By: David Rider Urban Affairs Feature Writer, Published on Wed Oct 15 2014
Incumbent Frank Di Giorgio faces a tough challenge from three candidates who accuse him of doing little: Nick Dominelli, John Nunziata, Lekan Olawoye.
Sitting on her Bourdon Ave. porch, senior citizen Maria Mucci fights back tears, sounding hopeless, with no idea where to turn.
The July 2013 storm overwhelmed city pipes and flooded basements in the area, including hers. The contractor she hired took off. “It’s still a big mess,” says the forlorn Mucci.
“In our community the number one issue is lack of representation,” argues Nick Dominelli , one of three candidates trying to unseat Frank Di Giorgio (open Frank Di Giorgio's policard) , Ward 12 York-South Weston’s city councillor for the past 14 years.
At a Rogers TV debate it was Di Giorgio choking back tears, defending his work for Ward 12 residents. He protested: “Transformational change takes time!” during one of many attacks on his record from rivals Dominelli, politician-turned-lobbyist John Nunziata and Lekan Olawoye , executive director of the non-profit agency For Youth Initiative .
In an interview, Di Giorgio, 68, who beat Dominelli by only 422 votes in the last election, is his usual amiable self but clearly feels the pressure of a fight for political survival after almost three decades in public office.
“They don’t know what I’ve done,” Di Giorgio says of his rivals. “They don’t have to worry about all those promises and where the money’s coming from. They say, ‘It’s a strong voice that’s required.’ I have a very resonating voice, and I’m telling you — if I can’t find the money, nobody can.”
More worryingly, he admits, some voters also seem in the dark about benefits including a “huge amount” of money coming for sewers. One is angry Di Giorgio hasn’t delivered on an old promise to get a road paved.
“The city defers, defers, defers” such expenditures, says Di Giorgio who, in 2013, became Mayor Rob Ford (open Rob Ford's policard) ’s budget chief .
Ward 12 stretches from Highway 401 south to around Rogers Rd. and from the Kitchener GO line east to the CN Rail line. It has a mix of houses, apartment blocks, small-scale retail and heavy industry.
The average household income in 2010 was only $61,271, far below the $87,038 city average. The 54,000 residents include many with Italian, Portuguese, Caribbean and Asian heritage.
Toronto’s building boom has been slow to hit here but residents hope the coming Eglinton Crosstown LRT will boost businesses and bring jobs.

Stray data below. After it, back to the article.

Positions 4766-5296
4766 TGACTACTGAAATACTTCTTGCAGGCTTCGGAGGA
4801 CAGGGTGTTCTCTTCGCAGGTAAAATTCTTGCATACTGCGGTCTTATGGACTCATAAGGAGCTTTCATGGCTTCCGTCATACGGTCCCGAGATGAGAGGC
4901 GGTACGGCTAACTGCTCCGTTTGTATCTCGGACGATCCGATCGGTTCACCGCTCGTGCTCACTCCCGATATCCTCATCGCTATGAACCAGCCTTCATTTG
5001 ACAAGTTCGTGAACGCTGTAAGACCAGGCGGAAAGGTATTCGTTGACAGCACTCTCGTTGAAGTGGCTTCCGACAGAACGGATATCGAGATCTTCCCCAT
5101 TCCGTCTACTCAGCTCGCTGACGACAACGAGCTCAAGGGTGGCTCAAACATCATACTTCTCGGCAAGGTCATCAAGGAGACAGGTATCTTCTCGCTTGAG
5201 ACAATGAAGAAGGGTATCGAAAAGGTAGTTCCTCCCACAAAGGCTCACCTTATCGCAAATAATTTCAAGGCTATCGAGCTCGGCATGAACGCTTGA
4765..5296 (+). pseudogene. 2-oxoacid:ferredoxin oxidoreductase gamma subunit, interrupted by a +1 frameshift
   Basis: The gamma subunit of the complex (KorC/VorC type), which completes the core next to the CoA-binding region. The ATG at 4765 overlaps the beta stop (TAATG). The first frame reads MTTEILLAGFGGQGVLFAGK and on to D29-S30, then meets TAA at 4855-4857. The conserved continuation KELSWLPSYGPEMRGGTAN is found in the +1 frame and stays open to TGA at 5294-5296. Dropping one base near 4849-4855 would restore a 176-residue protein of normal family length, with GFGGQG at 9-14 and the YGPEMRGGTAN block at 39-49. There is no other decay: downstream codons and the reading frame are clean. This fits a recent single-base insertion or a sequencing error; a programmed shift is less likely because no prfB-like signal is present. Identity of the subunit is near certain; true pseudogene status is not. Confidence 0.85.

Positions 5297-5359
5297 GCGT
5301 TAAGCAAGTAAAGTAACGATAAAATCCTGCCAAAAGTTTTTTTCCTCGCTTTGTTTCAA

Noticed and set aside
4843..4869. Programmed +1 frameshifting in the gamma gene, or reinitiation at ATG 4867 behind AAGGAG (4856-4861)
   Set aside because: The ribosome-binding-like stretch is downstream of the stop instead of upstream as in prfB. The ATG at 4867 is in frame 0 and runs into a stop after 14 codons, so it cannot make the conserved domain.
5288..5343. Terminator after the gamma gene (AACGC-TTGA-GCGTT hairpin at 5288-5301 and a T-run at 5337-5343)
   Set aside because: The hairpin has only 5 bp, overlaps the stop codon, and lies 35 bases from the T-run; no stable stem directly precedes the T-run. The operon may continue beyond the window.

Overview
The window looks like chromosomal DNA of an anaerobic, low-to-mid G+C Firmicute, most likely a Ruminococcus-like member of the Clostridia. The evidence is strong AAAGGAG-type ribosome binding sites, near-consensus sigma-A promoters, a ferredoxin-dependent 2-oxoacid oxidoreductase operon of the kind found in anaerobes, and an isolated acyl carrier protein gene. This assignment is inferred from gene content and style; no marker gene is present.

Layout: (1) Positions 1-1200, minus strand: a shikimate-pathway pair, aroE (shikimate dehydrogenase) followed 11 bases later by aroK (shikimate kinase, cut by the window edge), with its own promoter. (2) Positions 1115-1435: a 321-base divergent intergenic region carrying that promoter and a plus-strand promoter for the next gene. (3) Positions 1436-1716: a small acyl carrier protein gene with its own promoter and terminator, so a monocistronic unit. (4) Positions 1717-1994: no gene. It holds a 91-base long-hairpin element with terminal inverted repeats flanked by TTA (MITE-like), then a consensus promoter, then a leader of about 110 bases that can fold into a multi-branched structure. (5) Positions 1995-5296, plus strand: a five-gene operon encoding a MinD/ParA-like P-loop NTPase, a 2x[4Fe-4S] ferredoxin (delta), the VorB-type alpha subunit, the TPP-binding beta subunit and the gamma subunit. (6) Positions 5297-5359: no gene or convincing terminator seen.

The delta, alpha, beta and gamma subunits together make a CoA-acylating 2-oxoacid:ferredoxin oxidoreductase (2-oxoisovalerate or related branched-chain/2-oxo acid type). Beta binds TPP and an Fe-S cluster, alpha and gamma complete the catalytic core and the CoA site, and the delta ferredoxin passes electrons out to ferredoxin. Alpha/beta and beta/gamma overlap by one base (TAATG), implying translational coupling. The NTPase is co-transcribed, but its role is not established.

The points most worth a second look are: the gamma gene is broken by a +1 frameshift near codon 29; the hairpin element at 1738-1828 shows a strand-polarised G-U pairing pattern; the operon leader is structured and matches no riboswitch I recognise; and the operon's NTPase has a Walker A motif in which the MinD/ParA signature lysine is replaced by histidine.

Other issues include the future of the former Kodak plant lands, youth unemployment, violent crime, chronic flooding and supports for seniors.
Dominelli, a 42-year-old restaurateur and former city economic development policy officer, says people kept his cellphone number from the last campaign and have called him when Di Giorgio couldn’t or wouldn’t help them out.
As councillor, he says, he would strike an advisory committee representing all the ward’s ethnic groups and push hard to improve conditions for local TCHC residents, get infrastructure upgraded to stop flooding, revitalize former industrial lands and ensure Ingram Rd. is expanded to Caledonia Rd.
“We also need bike lanes — people want to connect to downtown,” he says.
Olawoye, 29, was born in Nigeria and raised by a single mom in a TCHC building in Rexdale. A social-work degree led to a master’s degree at the University of Toronto, the non-profit that gives opportunities to youths in low-income neighbourhoods, and chairmanship of the Premier’s Council on Youth Opportunities .
He says his platform is the only one formed from resident input at doorsteps. Promises include a focus on jobs and youths — including a mentor for any in the ward who would benefit — plus responding to inquiries within 48 hours and fighting for better bus service.
“This election is a choice: Do you want the same people, the same politics, or new ideas, new opportunity, a fresh start?” he says.
Nunziata, 59, lashed out at Olawoye during the Rogers debate, saying his endorsements show he is a “puppet for the unions.” Olawoye shakes his head, saying his duty is to residents and he belongs to no political party.
Sitting in Rustic Bakery, Nunziata is approached by people he met when he was a four-term MP for the area, part of the scrappy Liberal “Rat Pack” and then an independent, and before that a York alderman.
With no kids left in the house, the failed 2003 mayoral candidate says the time is right to jump back into politics, despite a busy practice as a lawyer and city hall lobbyist. His clients have included career colleges, the Ontario Restaurant Hotel & Motel Association and a taxi service for the disabled.
Preparing for Ontario Municipal Board hearings is important, but “it doesn’t turn my crank,” he says. “Practising law is enjoyable but it’s not fulfilling.”
“Experience counts. I know all the people at city hall on a first-name basis,” and can get action, he says. He is promising to try to get half the property taxes of homeowning seniors waived until their home sells, but hasn’t worked out details.
Nunziata also wants to gather lawyers and accountants to help needy Ward 12 seniors, free of charge, with wills, power of attorney and income taxes. He is voting for Doug Ford (open Doug Ford's policard) as mayor, explaining they became friendly visiting family at the same retirement home. “I consider Doug a friend, and where I come from, you support friends.”
Di Giorgio, first elected as a North York councillor, is not making any big promises. He says he will continue being a persuasive, reasonable voice and wants to see the fruits of his more than a decade fighting for Ward 12.
“It takes a long time, and people don’t understand things have to be done sequentially, but we are starting to get the development we need.”